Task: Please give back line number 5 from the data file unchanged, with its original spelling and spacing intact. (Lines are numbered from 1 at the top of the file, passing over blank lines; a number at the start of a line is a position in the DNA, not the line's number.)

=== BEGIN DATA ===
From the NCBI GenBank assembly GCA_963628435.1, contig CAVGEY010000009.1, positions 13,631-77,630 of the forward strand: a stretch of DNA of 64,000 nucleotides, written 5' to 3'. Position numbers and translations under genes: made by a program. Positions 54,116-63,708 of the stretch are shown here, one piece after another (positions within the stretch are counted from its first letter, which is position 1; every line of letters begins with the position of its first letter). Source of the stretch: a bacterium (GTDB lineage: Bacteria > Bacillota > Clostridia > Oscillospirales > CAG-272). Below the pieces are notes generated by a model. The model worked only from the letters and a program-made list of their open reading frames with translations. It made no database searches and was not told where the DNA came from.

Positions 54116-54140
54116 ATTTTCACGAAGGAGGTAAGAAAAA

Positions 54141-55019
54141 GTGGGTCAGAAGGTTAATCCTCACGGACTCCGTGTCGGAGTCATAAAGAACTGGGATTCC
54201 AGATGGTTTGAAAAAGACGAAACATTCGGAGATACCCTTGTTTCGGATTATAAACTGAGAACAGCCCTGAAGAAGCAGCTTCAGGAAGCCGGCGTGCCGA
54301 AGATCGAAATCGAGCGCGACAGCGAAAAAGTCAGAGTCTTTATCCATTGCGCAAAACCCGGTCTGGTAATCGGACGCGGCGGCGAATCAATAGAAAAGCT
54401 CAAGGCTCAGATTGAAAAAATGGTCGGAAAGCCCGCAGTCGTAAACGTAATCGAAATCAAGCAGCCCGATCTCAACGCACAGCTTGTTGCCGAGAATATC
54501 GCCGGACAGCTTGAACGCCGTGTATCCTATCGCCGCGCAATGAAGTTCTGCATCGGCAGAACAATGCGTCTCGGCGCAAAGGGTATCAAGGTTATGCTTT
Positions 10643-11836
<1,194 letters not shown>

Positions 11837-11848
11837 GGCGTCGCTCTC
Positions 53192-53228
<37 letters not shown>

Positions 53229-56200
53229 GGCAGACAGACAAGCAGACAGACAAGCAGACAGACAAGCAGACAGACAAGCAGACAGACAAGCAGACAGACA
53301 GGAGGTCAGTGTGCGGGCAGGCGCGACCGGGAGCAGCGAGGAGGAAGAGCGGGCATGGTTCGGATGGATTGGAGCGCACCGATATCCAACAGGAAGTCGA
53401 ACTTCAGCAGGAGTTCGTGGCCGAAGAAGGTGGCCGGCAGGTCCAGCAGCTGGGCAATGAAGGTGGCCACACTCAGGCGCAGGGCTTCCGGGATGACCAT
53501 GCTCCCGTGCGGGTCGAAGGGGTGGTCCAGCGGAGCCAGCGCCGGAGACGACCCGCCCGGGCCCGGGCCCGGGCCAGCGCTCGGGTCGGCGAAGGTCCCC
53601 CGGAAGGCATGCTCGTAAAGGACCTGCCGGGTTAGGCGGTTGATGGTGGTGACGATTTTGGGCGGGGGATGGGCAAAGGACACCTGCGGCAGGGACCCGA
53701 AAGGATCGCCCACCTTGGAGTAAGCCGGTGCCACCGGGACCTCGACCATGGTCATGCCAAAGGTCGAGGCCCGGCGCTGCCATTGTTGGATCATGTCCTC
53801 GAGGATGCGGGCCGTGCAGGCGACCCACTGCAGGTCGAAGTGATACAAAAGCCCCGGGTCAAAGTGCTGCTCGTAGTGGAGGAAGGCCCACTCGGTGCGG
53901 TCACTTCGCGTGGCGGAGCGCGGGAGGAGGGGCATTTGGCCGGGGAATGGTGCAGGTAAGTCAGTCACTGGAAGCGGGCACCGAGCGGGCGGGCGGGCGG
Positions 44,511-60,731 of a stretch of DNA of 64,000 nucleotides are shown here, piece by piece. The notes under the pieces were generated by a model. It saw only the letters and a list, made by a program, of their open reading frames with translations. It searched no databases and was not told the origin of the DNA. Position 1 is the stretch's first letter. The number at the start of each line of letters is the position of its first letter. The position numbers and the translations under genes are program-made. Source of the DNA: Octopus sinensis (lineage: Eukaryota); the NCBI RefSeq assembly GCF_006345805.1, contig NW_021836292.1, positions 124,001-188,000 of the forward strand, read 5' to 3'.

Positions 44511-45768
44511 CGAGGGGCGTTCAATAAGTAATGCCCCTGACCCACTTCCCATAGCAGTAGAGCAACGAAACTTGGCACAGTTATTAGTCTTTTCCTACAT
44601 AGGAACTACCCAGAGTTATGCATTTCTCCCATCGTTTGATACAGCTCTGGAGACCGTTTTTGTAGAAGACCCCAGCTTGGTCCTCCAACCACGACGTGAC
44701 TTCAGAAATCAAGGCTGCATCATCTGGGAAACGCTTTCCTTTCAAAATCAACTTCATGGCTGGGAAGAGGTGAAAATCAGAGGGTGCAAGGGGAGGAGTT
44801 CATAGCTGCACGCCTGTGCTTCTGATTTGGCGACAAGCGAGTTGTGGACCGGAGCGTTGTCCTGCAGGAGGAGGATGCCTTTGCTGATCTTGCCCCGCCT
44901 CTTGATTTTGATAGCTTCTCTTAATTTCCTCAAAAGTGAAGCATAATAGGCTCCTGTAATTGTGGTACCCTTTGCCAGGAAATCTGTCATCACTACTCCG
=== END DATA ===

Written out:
54141 GTGGGTCAGAAGGTTAATCCTCACGGACTCCGTGTCGGAGTCATAAAGAACTGGGATTCC